Patches of Dystopia Within Democratic Space

Fabien Jobard, CNRS
Dominique Linhardt, Ecole des Mines

In contrast with u-topia, a place existing nowhere, there are actual locations that exemplify the features of a policing dystopia. This paper bears on two kinds of such places. Belonging to the first one are international airports, which we shall study through the French airport of Orly. Particularly after September 2001, airports are being maximum security zones where persons perceived as having no legitimate business are expelled or arrested and questioned and where suspicious objects are destroyed. The second kind of places are "legal no man's land", that is violent pockets within urban space where relationships are governed by unbridled power. Social housing projects located in the suburbs of French cities are such danger zones. Both kinds of places -- airports and legal no man's lands -- share common features in respect to space, such as their closure. Their time-features, however, are opposed: people briefly pass through airports where relationships are kept at an impersonal minimum, whereas the population of a legal no man's land is made of "permanent transients" pinned down by a shared fate of which there seems no escape. The paper will explore what is common and contrasting in these patches of dystopia.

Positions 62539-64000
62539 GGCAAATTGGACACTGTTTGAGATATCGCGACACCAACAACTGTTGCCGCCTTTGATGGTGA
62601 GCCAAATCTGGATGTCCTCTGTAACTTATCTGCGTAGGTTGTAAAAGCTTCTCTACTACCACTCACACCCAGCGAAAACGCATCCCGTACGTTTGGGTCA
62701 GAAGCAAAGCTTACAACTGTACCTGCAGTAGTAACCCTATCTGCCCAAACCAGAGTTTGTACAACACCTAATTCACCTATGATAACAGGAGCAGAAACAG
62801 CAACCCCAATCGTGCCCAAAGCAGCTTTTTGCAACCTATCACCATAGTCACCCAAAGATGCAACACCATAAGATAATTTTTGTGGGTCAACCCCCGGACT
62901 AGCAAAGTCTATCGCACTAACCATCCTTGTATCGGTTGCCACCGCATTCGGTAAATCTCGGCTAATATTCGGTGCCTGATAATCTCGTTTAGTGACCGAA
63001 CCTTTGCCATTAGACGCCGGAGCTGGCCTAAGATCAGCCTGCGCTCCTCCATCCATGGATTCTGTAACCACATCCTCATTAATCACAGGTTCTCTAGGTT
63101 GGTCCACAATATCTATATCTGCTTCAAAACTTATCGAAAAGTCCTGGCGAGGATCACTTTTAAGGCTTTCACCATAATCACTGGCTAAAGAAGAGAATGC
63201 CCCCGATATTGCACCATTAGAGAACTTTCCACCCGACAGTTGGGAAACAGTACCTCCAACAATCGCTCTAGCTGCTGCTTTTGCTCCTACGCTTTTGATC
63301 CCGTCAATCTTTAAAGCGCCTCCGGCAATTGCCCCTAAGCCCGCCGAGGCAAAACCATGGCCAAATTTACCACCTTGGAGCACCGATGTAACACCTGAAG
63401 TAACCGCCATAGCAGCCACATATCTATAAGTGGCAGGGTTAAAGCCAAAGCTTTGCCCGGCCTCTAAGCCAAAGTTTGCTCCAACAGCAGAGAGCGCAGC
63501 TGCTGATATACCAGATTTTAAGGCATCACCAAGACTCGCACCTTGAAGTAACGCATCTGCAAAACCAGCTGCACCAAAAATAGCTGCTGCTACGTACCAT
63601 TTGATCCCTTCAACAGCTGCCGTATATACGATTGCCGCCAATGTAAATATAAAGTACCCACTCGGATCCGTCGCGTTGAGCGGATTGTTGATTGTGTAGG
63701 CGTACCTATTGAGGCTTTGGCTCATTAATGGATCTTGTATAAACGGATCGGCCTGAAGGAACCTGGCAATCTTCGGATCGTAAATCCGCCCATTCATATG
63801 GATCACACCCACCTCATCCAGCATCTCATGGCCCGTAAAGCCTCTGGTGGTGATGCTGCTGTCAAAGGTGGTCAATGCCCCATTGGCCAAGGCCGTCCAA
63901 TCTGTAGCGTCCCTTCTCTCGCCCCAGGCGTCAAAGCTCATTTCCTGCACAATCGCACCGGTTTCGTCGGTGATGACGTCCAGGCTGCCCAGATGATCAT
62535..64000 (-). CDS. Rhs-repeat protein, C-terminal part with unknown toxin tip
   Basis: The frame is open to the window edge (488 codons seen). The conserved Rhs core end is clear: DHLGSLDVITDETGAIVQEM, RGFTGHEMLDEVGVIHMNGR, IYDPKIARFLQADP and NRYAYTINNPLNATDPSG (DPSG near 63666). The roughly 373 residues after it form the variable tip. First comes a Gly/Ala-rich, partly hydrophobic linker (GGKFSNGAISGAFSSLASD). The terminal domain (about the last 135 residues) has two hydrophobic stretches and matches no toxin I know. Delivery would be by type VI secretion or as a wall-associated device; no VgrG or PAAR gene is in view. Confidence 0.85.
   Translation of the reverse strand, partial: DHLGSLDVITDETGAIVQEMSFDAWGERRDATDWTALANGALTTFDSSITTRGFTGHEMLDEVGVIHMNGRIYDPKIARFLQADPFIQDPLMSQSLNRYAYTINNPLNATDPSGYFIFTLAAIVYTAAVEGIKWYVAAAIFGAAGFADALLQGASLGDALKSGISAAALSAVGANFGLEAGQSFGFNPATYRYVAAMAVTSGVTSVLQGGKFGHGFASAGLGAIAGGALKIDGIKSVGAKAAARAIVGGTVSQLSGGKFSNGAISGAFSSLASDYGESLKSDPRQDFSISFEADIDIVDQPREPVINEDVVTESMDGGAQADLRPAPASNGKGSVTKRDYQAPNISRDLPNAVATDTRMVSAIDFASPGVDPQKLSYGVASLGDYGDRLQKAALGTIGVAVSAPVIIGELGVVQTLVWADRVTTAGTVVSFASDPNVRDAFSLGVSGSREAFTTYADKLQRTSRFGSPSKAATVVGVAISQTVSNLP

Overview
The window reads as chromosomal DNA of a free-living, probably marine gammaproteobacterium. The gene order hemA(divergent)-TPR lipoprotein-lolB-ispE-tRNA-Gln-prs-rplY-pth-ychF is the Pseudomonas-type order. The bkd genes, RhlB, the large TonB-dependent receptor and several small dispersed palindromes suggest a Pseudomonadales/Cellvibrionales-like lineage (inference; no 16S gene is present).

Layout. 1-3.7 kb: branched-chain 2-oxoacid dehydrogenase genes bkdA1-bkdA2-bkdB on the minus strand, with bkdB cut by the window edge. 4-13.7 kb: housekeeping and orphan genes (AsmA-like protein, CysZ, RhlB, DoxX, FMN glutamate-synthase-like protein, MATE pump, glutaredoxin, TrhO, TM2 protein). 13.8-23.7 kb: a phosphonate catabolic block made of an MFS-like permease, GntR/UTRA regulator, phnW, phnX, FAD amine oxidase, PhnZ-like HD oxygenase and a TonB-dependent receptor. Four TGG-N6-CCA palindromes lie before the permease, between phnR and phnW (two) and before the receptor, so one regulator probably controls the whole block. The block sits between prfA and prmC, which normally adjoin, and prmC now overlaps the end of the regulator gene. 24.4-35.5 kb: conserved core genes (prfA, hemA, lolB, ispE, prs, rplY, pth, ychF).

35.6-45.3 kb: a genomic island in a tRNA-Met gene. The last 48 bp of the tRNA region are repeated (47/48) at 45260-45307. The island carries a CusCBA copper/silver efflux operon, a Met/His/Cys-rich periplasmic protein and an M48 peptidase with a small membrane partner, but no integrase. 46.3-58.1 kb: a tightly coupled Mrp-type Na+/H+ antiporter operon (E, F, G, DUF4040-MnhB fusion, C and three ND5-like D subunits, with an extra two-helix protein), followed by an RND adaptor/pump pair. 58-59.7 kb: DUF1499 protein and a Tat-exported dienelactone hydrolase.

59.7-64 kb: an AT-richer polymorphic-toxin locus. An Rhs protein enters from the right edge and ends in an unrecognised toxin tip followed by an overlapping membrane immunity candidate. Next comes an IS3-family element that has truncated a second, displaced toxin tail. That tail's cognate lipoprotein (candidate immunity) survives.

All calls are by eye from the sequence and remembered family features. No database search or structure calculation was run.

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Updated 05/20/2006